If you’re concerned about rising insurance costs in Florida or California, take a moment to consider the challenges faced by earthquake survivors in Turkey or flood victims in Pakistan. Unlike most homeowners in developed countries, those in the developing world often cannot obtain natural-catastrophe insurance, also known as “natcat” in the industry, regardless of the price. This is a significant issue, especially as climate change leads to more frequent and severe calamities.
Thankfully, organizations like the World Bank and the United Nations have been providing substantial relief to these less fortunate disaster areas. In 2021 alone, they allocated an impressive $71 billion, according to the Centre for Disaster Protection. However, much of this funding is essentially “money they find in the back of the sofa,” as aptly described by Centre director Daniel Clarke. It is often distributed on an ad hoc basis, resulting in costly delays and political conflicts.
Fortunately, there is a better way forward. Enter parametric insurance—an innovative solution that offers great promise. Unlike conventional indemnity policies, which rely on time-consuming assessments of damage after the fact, parametric policies pay out a predetermined amount automatically when specific triggers, agreed upon in advance, are met. These triggers can range from tremor strength in an earthquake-prone area to wind speed or tidal surge in a floodplain.
Clarke emphasizes that despite climate change, many of these risks can still be accurately modeled. The simplicity of this approach expedites the settlement process and, ideally, reduces costs by bypassing the need for extensive involvement from adjusters and attorneys. This swift resolution is particularly attractive to governments in need of immediate funds for disaster relief. Additionally, insurers and reinsurers grappling with mounting natcat losses worldwide are finding parametric insurance increasingly appealing.
“We are conveying the message that this is a growing and profitable line of business,” asserts Antoine Bavandi, head of climate resilience solutions at reinsurance broker Gallagher Re.
As evidence of its success, payouts from parametric policies have multiplied by a staggering factor of 15 between 2017 and 2021. However, the total amount paid out is still relatively modest at $1.9 billion, according to the Centre for Disaster Protection.
In conclusion, parametric insurance offers an innovative solution to the challenges faced by homeowners in disaster-prone regions. By providing a streamlined approach to payouts and cutting unnecessary red tape, it has proven to be a valuable tool in ensuring faster relief for those affected by natural disasters. Furthermore, as the demand for such insurance continues to grow, it presents significant opportunities for insurers and reinsurers to make a positive impact while also driving profitability.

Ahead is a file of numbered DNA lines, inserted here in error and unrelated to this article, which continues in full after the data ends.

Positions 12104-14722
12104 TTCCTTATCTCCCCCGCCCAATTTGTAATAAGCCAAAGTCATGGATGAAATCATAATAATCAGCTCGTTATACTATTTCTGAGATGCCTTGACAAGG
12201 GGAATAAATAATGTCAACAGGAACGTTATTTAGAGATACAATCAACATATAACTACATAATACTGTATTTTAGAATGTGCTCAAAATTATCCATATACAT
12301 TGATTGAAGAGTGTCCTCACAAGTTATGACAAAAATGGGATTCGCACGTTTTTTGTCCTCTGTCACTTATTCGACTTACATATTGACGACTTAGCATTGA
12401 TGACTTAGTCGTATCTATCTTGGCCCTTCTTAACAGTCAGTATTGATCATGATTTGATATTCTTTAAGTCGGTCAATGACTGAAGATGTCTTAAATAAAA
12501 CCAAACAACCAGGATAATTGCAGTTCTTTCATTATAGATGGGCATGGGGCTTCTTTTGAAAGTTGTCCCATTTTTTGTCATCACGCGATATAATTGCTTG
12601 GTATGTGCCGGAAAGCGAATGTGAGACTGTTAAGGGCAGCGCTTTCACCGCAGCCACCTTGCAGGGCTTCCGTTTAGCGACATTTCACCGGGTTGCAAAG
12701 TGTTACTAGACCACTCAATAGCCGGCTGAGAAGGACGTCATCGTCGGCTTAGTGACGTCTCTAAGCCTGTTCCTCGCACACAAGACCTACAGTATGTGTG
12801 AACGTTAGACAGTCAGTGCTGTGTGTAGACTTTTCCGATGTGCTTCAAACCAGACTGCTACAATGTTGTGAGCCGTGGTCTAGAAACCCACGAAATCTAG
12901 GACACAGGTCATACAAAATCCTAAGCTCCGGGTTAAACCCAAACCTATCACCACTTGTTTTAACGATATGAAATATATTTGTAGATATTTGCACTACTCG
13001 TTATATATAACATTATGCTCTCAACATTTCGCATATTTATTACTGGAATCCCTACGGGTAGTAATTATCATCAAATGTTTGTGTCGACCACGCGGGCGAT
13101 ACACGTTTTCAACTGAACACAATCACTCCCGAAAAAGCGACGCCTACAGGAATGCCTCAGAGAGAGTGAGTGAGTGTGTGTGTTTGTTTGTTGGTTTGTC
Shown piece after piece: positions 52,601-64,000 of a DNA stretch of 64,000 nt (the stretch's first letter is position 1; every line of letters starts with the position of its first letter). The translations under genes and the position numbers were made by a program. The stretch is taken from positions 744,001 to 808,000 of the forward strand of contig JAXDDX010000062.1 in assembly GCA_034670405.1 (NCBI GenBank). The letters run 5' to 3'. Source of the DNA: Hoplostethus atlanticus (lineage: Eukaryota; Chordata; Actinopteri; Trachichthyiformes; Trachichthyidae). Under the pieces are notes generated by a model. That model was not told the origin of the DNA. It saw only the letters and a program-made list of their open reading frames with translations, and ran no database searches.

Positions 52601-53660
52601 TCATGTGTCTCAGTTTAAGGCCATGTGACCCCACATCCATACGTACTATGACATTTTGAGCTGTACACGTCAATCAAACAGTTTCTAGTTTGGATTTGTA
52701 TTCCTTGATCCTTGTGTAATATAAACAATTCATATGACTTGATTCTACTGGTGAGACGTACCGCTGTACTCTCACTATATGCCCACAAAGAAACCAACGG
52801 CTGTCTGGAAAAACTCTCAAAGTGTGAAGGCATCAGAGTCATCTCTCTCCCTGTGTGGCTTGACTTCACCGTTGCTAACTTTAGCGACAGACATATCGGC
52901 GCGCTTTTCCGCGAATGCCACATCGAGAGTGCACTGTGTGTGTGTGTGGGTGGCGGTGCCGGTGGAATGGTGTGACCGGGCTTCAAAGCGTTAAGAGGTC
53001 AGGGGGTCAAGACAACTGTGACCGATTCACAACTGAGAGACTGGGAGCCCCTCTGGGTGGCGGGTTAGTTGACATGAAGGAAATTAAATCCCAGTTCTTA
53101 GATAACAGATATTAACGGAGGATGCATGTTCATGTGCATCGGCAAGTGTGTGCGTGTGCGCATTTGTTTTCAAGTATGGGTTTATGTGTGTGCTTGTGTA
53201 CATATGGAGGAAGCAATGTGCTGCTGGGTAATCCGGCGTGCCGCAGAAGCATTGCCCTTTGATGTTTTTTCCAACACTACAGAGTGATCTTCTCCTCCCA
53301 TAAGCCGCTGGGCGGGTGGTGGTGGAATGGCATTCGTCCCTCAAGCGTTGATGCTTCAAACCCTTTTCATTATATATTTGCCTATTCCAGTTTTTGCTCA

The Growing Trend of Parametric Insurance
In the aftermath of Morocco’s devastating earthquake last September, the emerging field of parametric insurance has gained significant attention. The earthquake, with a magnitude of 6.8, caused widespread damage in the Marrakesh region. Gallagher Re took the initiative and organized a $275 million parametric policy with a trigger of 5.0. Within just three weeks, the policy paid out, providing critical emergency response to the most vulnerable populations.
While this payout only covered a small fraction of the overall costs, estimated at no more than 15%, it played a crucial role in preventing further detrimental effects on people’s livelihoods. Parametric sovereign insurance is slowly gaining traction in the complex worlds of official donors and global climate diplomacy. Countries like Germany and the United Kingdom have already set the stage by allocating a portion of their foreign aid budget to disaster insurance premiums.
Last year’s COP 27 environmental summit resulted in the establishment of a “loss and damage” fund for climate-affected countries. This fund includes up to $400 million dedicated to insurance premiums. With COP 28 scheduled for November 30th in Dubai, there may be additional contributions to this cause.
Despite its potential, parametric insurance is not suitable for all types of coverage. It may not be the best choice for insuring personal assets like beach houses or wooded retreats. Policy triggers can be reached without any actual damage, leading to windfall profits for the policyholders. On the other hand, insured individuals must also consider the possibility of damages falling outside the pre-agreed triggers, which would result in unpaid claims.
Nevertheless, parametric insurance can still be a valuable component of coverage for entities with complex insurance needs, even in highly developed markets like the United States. Andrew Provines, an actuary based in New Jersey, emphasizes that parametric insurance can fill gaps in traditional indemnity insurance and is currently one of the most discussed topics in the industry.